For our community to heal and for all our youth to thrive we can never give up on any one of them. As the old saying goes, just as we are ready to give up, hope whispers, “Try one more time.”
The greatest challenge to overcome is that most of our disconnected youth do not realize what they are disconnected from. They take pride in the world they know and consider offers of a “better life” as “dissing” the one they honor.
I first met Malik in a Carver sponsored money management program. “Why are you ‘dissing me’?” This was Malik’s way of saying that he did not need to become a part of the regular economy; this protest despite the fact that he possessed a natural facility for numbers.
In this and other encounters with Malik we talked about college. This too was an alien concept to him. He knew no one who had attended let alone been graduated from college. It was simply not part of his world or even something to which his peers aspired.
But what did interest Malik was the idea of joining Carver’s 10-day college tour each spring. Malik had never before travelled outside of Norwalk, let alone visited college campuses from Pennsylvania to Tennessee.
Malik earned a spot on the tour and Carver raised the sponsorship money to include him. He eagerly drank in every drop of the experiences awaiting him from crossing the George Washington Bridge to seeing the Smithsonian in D.C., let alone the historic college campuses and not a few Carver alumni conducting the tours at each new college stop.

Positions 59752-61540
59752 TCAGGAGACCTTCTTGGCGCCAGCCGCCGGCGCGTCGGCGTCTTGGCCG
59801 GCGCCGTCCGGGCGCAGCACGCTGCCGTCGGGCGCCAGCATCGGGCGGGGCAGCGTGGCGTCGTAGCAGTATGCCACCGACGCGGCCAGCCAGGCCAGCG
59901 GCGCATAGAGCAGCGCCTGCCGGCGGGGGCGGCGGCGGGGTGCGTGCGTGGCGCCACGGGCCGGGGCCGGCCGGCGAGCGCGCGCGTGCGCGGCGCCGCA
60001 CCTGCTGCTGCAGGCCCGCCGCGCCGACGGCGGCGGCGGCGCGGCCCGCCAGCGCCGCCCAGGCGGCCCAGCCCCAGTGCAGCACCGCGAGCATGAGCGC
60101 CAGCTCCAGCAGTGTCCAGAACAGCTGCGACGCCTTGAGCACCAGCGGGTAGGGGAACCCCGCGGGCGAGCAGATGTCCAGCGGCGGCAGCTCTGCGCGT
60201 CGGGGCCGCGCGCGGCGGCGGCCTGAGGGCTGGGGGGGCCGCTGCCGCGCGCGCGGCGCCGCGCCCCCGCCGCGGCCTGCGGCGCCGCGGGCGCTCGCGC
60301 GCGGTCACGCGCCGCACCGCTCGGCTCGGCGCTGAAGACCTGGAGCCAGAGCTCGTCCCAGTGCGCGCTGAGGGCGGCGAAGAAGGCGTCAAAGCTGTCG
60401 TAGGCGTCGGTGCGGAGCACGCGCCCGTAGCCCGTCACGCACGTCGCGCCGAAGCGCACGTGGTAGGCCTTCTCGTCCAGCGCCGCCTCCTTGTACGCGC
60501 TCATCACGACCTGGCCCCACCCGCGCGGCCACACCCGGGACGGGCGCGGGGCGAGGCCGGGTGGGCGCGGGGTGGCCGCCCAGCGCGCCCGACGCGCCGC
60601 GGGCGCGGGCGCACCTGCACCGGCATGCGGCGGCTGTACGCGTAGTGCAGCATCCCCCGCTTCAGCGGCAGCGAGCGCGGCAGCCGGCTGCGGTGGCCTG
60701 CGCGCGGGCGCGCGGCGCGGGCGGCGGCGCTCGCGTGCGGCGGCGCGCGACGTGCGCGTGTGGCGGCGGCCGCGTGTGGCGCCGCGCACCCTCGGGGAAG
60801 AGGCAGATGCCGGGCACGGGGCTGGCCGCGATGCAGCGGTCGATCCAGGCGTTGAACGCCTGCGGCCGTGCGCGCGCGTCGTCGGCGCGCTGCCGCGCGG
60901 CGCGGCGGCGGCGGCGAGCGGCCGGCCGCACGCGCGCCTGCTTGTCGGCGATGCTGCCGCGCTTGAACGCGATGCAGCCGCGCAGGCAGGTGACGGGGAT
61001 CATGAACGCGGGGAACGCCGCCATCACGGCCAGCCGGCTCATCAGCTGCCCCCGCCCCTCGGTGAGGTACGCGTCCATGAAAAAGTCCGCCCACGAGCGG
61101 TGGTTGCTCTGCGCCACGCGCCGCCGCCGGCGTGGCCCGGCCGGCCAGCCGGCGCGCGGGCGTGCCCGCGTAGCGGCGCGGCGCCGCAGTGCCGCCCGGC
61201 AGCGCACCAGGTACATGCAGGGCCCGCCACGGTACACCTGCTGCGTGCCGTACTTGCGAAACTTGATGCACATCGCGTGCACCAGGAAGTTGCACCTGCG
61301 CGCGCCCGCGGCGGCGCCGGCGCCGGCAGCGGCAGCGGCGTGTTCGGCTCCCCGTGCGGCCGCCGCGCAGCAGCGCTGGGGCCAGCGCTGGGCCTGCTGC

As joyful as the college tour was, the return home broke my heart. After the ecstatic reunions of parent and child subsided and the families departed for home there stood Malik in the Carver lobby alone staring at the floor with the same look I remember him having when I first beheld his defiance and anger in the money management class so long ago.
I offered to give Malik a ride home. He reluctantly accepted. We just shared 10 days of wonder together. He trusted me and I suppose he trusted that I would not judge him for the address of his home. His apartment building was a regular setting for front page news.
Amid the many hundreds of youth who participate in Carver after school programs I lost regular contact with Malik. I was relieved to learn at school year end that he would help keep intact Carver’s longstanding record of 100% of our seniors graduating. But I was disappointed more in myself than Malik that he was the only Carver graduate not making plans for college or vocational school. Malik moved to Bridgeport.
I felt I failed Malik and was determined to not to give up on him.
When Malik attended a Caver event several months later I told him that if he chose to attend college or any vocational program that Carver would find ways to advocate for him and friends to help pay the tuition. He did and Caver met the promise.
Malik first attended Norwalk Community College. He later transferred to Housatonic Community College, near his home in Bridgeport. He took a part-time job where he is learning to run injection molding machines.
Malik is joining the regular economy and he is now contributing to it. He talks to me of mentoring Carver kids when he has more time, when he is finished with his school and apprenticeship.
Little does Malik realize, he mentored me. He taught me to never give up on anyone.